The Bank of England's unorthodox actions to turn around the UK's flagging economy were reaching the limits of their effectiveness, Sir Mervyn King has warned that Britain faces a prolonged economic adjustment. In a bleak assessment of the economy and the ability of monetary policy to generate a strong recovery, the Bank governor urged Britain to be "patient" in the face of a difficult global economic adjustment, which may force younger generations to "live under its shadow for a long time to come". Sir Mervyn urged banks, in particular, to recognise the need to accept many of their pre-crisis loans would ultimately go sour. "I am not sure that advanced economies in general will find it easy to get out of their current predicament without creditors acknowledging further likely losses, a significant writing down of asset values and recapitalisation of their financial systems," he said. Sir Mervyn warned there were limits to the Bank's policy of quantitative easing, under which it prints money and injects it into the economy by purchasing bonds: "Printing money is not .... simply manna from heaven. There are no short cuts to the necessary adjustment in our economy," The Financial Times explains.
The European Commission has backed plans for 10 countries to impose a financial transaction tax (FTT), claiming the controversial levy will "raise billions of euros of much-needed revenue". Jose Manuel Barroso, president of the commission, rebuffed complaints made by other member states - most vocally Britain - and said he was "delighted" that the group was pushing ahead with the plan. Mr Barroso said the legal requirements and conditions had been met and he did not believe the tax would undermine the single market if it were imposed across limited parts of the European Union. "I am delighted to see that 10 member states have indicated their willingness to participate in a common financial transaction tax," he said. "This tax can raise billions of euros of much-needed revenue for member states in these difficult times," The Telegraph writes.
BNM Mare Nostrum, and other mid-tier "Group 2" banks such as Popular, Caja 3, and Liberbank, have little chance of tapping the markets to cover most of their capital deficits, according to Troika officials. They are also losing patience with the glacial pace of cuts at Bankia and other nationalised lenders such as Catalunya-Caixa and Banco Valencia, according to the Spanish newspaper El Confidencial. Brussels fears a repeat of the fiasco at Bankia, which had to be rescued just weeks after its recapitalisation plans had been approved. "We have had too many bad experiences with financial restructuring in Spain to be sure the plans will work this time," said one official, The Telegraph reports.
BAE Systems has pledged to stand by chairman Dick Olver and ignore attempts by its biggest shareholder Invesco Perpetual to oust senior management following the failure of the defence company's merger talks with EADS. The company claimed in a statement that Invesco's views "differ widely" from the majority of the company's principal shareholders and that the board remains "fully supportive" of the directors, The Telegraph explains.
Royal Bank of Scotland has come under further pressure to sell its Citizens division in the US and make more cuts to its investment banking business. The future of Citizens was re-ignited yesterday after it emerged there had been talks between RBS and the agency in charge of the taxpayers' stake. Jim O'Neil, chief executive of UK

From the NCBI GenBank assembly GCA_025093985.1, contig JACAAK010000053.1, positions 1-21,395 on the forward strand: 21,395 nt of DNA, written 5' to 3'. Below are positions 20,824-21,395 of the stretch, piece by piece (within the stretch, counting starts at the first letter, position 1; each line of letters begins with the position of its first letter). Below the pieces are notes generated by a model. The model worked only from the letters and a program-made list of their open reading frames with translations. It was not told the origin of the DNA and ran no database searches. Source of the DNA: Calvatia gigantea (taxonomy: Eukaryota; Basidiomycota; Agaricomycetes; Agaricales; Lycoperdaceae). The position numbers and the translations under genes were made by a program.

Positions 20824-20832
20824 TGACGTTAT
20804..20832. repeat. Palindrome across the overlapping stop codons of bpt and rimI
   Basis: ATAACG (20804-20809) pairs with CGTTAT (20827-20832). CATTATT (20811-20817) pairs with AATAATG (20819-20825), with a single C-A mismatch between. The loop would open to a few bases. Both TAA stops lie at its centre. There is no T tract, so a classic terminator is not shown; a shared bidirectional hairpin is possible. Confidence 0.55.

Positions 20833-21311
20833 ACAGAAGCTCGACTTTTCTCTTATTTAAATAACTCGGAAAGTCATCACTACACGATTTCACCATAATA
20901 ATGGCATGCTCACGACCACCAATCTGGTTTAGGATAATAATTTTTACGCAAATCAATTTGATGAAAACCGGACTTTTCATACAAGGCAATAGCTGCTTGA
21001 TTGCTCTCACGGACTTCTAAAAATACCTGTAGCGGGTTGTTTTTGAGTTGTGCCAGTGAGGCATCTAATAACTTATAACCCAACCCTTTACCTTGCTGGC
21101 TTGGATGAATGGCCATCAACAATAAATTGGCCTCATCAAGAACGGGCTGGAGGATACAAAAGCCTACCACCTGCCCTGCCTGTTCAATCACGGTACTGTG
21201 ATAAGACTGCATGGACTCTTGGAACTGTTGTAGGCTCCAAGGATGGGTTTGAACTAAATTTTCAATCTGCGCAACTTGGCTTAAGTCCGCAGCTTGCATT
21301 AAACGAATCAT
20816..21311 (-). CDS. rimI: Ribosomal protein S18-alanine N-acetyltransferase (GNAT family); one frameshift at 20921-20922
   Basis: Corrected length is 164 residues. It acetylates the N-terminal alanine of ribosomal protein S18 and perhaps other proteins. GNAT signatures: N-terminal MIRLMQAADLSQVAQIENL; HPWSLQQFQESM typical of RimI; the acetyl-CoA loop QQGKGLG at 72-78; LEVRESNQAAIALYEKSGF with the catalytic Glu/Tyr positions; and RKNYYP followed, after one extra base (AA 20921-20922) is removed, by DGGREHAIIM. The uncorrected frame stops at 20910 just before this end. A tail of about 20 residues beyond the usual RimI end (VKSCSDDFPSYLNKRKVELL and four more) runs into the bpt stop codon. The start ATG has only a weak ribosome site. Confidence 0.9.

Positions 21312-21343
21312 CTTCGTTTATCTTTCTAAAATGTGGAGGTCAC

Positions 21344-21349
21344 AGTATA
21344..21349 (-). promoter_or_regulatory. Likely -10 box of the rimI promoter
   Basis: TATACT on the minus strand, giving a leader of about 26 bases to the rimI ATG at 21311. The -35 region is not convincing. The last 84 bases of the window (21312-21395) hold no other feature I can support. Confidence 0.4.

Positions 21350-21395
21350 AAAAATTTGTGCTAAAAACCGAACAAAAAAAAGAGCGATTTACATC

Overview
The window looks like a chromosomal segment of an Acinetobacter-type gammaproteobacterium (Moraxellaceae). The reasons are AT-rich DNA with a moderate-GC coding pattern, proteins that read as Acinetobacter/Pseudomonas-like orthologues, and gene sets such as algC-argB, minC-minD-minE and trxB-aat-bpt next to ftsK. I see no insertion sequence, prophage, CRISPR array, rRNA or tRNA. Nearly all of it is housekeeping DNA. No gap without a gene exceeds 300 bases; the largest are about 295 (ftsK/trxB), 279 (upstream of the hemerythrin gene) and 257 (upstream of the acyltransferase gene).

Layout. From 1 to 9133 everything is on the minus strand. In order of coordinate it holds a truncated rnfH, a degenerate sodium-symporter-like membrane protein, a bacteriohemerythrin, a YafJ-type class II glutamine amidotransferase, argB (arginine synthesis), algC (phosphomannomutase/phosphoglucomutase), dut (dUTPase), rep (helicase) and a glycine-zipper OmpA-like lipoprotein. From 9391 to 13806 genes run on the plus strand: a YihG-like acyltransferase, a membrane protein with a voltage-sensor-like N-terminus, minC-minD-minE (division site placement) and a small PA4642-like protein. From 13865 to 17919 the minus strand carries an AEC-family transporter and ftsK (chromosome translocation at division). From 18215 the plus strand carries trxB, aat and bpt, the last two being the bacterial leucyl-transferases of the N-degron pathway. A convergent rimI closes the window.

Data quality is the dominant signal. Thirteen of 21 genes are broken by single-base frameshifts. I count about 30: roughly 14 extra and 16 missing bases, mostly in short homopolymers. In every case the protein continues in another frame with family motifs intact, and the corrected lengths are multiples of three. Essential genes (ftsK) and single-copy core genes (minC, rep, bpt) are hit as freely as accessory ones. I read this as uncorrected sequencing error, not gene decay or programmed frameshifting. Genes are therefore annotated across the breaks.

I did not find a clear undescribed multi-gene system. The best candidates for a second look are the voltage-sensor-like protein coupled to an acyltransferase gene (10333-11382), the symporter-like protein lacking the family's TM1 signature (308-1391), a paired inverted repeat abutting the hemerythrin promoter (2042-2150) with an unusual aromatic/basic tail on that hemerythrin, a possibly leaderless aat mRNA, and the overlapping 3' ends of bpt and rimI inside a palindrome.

Financial Investments (UKFI), told MPs: "I would confirm that among the strategic issues we have discussed with management are the US operations and the investment bank. "The investment bank shape and size ultimately should be smaller than it is today." O'Neil said that all investment banks were dealing with the capital requirements of Basel III and he felt that most of them would consequently be smaller over time, The Scotsman reports.
A Chinese sovereign wealth fund is set to become a landlord in the UK's most important office market: the City of London. China Investment Corporation (CIC), the country's $410bn fund, is in talks to buy Deutsche Bank's UK headquarters for £250m. According to people close to the situation, Invesco, the asset manager, will buy the 312,000 sq ft office block on behalf of CIC. Invesco declined to comment. The building, which produces an annual rent of £14.3m, is being sold by Kanam, the German open-ended real estate fund, which was left with the property when Malaysian fund manager Permodalan Nasional Berhad (PNB) chose not to include it in a portfolio it acquired from Kanam earlier this year, The Financial Times says.
At a moment when many of its crisis-hit Eurozone partners are left counting their pennies, Germany is seeking to count its gold bars. The German Federal Court of Auditors have called on for the country's central bank to carry out a physical inspection of the gold reserves it stores at foreign central banks because the precious metal holdings have never been fully checked. Germany's Bundesbank owns nearly 3,400 tonnes of gold. Like many central banks, it stores part of its reserves in vaults at foreign central banks, including the Federal Reserve Bank of New York, the Banque de France and the Bank of England, The Daily Mail reports. Yesterday, Germany's federal auditors said in a report to the Bundestag lower house of parliament's budget committee that the Bundesbank should, in accordance with commercial law, negotiate the right to physically inspect its reserves with the three foreign central banks. That leads the newspaper to ask if Germany knows something that we do not.